Posts Tagged ‘family’

One of my earliest childhood memories, as unlikely and unbelievable as it may seem, is one of my older sister carrying me and laying me down on my back (probably to change my diaper), while she and my brother smiled down at me. That is my first ever childhood memory, a happy one.

The next memory I have is an unhappy one, when I was old enough to understand what others said to me but unable to express myself through words or actions. Therefore it was my first memory of being misunderstood. I remember pointing in a direction I wanted to go for some reason, and the person carrying me taking me in that direction. But when we got part of the way, my mother and some others were there, and the person carrying me seemed to think we had arrived at my desired destination. However, I kept pointing ahead and no one seemed to understand what I wanted, where I wanted to be taken, or why. So out of frustration and not knowing what else to do or how to communicate, I began wailing while still pointing ahead, at which point the others figured I didn’t know what I wanted myself and carried me back to where we had been in the first place, much to my frustration. I suppose even as young as I was, I wanted to be understood so badly and couldn’t understand why the others found it so hard to understand me. I wanted to be able to tell them clearly what I wanted, and I was doing it in the best way I knew how at that point in life, but no one really got me. Sad.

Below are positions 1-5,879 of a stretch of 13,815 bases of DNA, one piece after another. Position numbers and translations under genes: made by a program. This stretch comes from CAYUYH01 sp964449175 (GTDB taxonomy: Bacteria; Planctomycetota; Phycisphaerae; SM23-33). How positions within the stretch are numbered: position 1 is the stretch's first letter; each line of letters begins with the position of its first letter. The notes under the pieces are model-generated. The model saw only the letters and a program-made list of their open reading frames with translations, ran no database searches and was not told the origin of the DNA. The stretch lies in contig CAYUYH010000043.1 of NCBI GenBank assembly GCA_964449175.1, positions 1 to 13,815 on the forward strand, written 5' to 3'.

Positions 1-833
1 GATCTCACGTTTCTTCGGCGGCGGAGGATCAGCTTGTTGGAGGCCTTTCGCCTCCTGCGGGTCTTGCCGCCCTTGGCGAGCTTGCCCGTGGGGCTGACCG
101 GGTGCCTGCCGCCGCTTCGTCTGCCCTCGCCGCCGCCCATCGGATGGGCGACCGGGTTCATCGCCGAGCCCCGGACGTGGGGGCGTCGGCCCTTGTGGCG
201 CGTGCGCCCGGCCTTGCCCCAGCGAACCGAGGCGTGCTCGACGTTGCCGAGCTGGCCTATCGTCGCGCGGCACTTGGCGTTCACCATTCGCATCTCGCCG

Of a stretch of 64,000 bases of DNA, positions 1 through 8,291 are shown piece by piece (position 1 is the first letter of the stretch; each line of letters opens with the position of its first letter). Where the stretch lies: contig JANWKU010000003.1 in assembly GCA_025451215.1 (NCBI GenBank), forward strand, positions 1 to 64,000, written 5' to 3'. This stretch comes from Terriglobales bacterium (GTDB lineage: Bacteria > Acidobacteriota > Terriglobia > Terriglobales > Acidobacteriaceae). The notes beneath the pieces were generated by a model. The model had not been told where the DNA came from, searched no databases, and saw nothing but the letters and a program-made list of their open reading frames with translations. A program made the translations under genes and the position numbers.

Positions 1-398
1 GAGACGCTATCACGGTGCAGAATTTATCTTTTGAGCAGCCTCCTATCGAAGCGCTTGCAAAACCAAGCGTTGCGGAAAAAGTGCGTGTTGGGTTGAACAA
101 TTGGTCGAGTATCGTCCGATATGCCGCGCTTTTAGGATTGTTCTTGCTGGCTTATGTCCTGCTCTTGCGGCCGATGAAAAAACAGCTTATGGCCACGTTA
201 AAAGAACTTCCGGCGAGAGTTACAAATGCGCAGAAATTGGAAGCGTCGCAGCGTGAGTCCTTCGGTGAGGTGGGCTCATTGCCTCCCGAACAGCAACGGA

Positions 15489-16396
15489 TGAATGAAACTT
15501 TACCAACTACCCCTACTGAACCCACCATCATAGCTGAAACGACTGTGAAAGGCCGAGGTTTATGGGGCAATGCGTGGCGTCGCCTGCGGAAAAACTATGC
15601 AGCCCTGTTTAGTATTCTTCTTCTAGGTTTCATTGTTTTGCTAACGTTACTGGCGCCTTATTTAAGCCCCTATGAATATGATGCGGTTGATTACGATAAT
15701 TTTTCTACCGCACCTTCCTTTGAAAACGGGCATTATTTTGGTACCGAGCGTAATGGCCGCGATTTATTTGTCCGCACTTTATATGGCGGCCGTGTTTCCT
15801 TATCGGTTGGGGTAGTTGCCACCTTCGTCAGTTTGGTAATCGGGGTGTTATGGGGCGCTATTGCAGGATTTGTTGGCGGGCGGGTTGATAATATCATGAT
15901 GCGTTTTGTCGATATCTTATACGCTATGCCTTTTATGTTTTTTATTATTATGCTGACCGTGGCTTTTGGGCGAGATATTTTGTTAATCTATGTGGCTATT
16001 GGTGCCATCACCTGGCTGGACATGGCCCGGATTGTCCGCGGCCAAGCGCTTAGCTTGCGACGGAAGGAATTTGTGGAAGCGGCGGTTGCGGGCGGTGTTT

I recall many nights as a little child when I cried from having a stomach-ache, and had to be carried from shoulder to shoulder while people tried to sing to me and soothe me to sleep. On one occasion I was given my sister’s blue-green-and-yellow flowered plastic zipper bag of crayons, and that shut me up or rather distracted me from thinking about and feeling my stomach-ache because it was something I valued greatly and wished were my own. I was very pleased that my wish had finally been granted, or so I thought. I was extremely disappointed when awoke the next day and realised the crayon bag had gone and couldn’t be found anywhere either.